Edit desk: Lose the false security

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Miguel Cole

People have an inherent disposition to socially categorize others. Race, wealth, gender, age and religion, for example, can allow us to easily identify our surrounding environment and those within it.

Social psychologists call this the “Us vs. Them” mentality, which fosters a sense of security. The issue, however, arises when people grow comfortable and content in their categories. That’s when the sense of security devolves into isolation and exclusion.

From this comes variations of hate like racism and homophobia, fueled by fear and misguided mentalities. But, just because this subconscious behavior can manifest into a disagreeable understanding of the world, it does not mean that we are bound to it.

True change occurs when people cross the lines drawn by social categorization. It is the start of a new understanding, one that reveals that we are all in this together. We are all interpersonally connected and are able to use our connection to accomplish common universal goals.

So much more can get done once people make a conscious decision to put away the “Us vs Them” mindset. How is it that we, as a society, have progressed tremendously in so many different areas, but still hold on to outdated ideas of social categorization?

If we look back at social movements throughout history, we can see that it is possible for people to cross those lines and come together for a universal good. We have done this on campus. We have come together to fight issues that have affected all of us, and we have won in the past. We fought the housing crisis, we spoke out about domestic violence in Walk a Mile in Her Shoes, we’ve had protests and rallies to defend ourselves and our campus.

There is only one reason that it was possible. It is because people of different backgrounds realized that nothing can be accomplished if we don’t put aside our self-proclaimed differences, and that’s hard.

It’s not easy to step out of your comfort zone. It’s not easy to change your way of thinking or your way of living. But anything that is worth doing — anything that is going to mean something — requires people to disband this mentality. It is going to require that people let go of this facade of security, which, at its core, is really just isolation and exclusion fueled by fear.

Abraham Lincoln knew it when he gave his “House Divided” speech. Martin Luther King, Jr., knew it when he wrote the Letter from Birmingham Jail. Nelson Mandela knew it when he gave his “I Am Prepared to Die” speech.

There are so many examples for reasons to remember that we are all on this earth, living this life together. No man is alone in this existence and being selective is no way to go about life. We need to open our hearts and make decisions as a unit if we are truly going to create change.

The world cannot and will not go on if we keep on living the way our ancestors lived, separated and isolated in scattered groups. If one bone is broken, the entire body suffers; if all the bones are broken, the body cannot function and will fail to progress.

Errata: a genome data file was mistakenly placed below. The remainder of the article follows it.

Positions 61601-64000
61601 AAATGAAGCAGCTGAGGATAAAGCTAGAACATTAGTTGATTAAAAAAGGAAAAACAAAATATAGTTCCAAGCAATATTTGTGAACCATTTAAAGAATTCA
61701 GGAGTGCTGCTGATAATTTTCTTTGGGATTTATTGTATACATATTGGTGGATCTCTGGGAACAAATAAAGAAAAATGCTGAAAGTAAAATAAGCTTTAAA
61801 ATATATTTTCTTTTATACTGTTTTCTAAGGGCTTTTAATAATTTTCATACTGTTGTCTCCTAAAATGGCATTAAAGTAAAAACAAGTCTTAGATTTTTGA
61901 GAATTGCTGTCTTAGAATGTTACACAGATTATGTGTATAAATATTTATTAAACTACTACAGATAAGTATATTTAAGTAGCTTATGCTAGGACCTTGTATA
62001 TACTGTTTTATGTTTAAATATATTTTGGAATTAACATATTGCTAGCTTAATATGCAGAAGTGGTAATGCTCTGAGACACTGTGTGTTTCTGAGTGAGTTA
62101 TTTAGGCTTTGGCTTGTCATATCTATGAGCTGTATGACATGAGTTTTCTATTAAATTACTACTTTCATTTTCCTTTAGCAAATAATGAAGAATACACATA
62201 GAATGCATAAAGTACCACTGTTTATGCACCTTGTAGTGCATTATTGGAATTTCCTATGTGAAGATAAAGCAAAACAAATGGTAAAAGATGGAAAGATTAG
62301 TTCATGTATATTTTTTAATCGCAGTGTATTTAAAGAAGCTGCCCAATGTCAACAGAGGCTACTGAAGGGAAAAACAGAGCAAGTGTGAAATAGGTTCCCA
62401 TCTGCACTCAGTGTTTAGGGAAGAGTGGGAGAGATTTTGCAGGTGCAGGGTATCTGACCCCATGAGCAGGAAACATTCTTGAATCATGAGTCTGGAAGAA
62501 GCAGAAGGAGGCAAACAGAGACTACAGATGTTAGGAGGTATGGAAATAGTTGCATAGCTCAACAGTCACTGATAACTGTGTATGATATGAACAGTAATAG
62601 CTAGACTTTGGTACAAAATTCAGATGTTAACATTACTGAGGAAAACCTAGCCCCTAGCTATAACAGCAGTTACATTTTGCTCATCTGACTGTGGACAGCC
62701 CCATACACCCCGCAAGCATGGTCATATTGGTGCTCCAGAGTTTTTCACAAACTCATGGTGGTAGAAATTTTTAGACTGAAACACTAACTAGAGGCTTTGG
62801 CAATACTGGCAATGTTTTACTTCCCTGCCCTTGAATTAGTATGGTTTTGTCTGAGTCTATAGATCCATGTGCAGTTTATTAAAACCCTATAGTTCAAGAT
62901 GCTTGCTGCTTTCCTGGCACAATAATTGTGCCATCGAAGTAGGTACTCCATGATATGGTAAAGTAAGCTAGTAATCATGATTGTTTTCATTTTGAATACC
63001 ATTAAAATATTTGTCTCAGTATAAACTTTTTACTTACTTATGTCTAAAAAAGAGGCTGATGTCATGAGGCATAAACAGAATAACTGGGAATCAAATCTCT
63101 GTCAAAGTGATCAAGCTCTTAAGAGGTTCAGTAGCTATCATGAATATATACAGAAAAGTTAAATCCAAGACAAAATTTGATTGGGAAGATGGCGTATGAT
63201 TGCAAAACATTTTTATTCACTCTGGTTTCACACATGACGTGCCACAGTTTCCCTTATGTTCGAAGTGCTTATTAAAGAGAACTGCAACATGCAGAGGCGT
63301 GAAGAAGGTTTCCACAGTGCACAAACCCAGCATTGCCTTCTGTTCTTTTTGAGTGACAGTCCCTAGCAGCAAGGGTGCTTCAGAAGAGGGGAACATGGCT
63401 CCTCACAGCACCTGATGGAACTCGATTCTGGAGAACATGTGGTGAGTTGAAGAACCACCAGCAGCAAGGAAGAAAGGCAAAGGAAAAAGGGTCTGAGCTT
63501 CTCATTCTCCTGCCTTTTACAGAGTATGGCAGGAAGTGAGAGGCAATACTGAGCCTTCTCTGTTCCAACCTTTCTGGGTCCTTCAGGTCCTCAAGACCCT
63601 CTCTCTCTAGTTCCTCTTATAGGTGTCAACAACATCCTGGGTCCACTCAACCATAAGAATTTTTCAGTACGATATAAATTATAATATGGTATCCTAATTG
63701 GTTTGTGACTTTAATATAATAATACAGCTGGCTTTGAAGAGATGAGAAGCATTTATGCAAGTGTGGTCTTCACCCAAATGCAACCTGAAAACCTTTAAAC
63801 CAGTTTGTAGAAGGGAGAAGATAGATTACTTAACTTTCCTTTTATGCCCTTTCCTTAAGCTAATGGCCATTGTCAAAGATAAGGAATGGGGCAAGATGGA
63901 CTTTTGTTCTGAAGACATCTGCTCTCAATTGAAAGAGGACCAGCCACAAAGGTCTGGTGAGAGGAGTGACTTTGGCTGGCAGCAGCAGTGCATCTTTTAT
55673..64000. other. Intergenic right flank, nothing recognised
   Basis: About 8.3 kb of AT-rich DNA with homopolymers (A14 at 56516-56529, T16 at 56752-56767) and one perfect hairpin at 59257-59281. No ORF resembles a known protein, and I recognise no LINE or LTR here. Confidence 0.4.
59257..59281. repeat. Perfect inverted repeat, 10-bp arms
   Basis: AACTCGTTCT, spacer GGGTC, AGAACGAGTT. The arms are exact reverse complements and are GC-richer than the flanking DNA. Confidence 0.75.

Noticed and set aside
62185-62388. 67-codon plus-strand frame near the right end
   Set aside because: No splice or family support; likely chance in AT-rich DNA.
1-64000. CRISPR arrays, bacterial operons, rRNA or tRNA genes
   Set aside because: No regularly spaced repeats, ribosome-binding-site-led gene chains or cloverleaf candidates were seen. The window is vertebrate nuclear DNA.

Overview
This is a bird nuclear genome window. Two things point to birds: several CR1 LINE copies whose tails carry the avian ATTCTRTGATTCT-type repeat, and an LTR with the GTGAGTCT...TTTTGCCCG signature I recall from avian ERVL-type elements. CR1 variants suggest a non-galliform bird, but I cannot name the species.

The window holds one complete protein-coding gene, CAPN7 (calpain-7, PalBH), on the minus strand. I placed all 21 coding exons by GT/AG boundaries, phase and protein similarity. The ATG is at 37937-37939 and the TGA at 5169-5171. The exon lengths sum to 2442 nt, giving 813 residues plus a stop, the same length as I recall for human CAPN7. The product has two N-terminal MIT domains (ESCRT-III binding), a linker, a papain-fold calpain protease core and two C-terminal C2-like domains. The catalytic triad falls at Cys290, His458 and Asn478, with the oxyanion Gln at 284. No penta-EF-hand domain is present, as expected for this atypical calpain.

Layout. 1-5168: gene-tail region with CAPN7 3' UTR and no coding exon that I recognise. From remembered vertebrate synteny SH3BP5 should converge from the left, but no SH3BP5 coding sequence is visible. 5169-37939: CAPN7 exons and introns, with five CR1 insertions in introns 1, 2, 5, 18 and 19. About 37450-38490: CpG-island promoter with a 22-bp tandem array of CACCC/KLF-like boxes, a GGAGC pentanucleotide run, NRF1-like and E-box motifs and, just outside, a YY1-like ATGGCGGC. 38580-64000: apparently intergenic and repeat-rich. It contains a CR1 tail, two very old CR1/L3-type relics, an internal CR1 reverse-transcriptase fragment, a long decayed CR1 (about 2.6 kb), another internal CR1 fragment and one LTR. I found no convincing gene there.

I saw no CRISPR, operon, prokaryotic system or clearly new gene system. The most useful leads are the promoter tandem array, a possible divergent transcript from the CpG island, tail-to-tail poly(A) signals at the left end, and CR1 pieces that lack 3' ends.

Our ability to come together is one of our most valuable assets, yet, sadly, one that is not used enough. Thus, the challenge I am placing to all those reading this is to do away with selective group mentality and envision a life where we can draw from our most valuable resource, each other. Then and only then can we truly move forward.

We have all evolved passed the “You vs Me” stage, now we just need to get past this “Us vs Them” stage so we can realize that when it all boils down to it, “we” is all that matters. “We” is all that we have. “We” will change the world and “we” will effect change for a world that “we” can all thrive in.

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1 Comment

  1. Robert F Davenport Jr on

    “People have an inherent disposition to socially categorize others. Race, wealth, gender, age and religion…” This is true but not necessarily a negative. If there is a respect for the “other” the categorization can and should go deeper than the above list. “It is because people of different backgrounds realized that nothing can be accomplished if we don’t put aside our self-proclaimed differences, and that’s hard.” With respect for the other, people of different backgrounds will accomplish much together while acknowledging and managing real differences.

    President Trump is not an example of how to act but how we relate to him is a test of how we should act. Is bullying the bully acceptable behavior?

    Not all differences in opinion are the result of “… (concepts) fueled by fear and misguided mentalities; some differences are based on valid beliefs and evidence although several may seem to be beyond reconciling.

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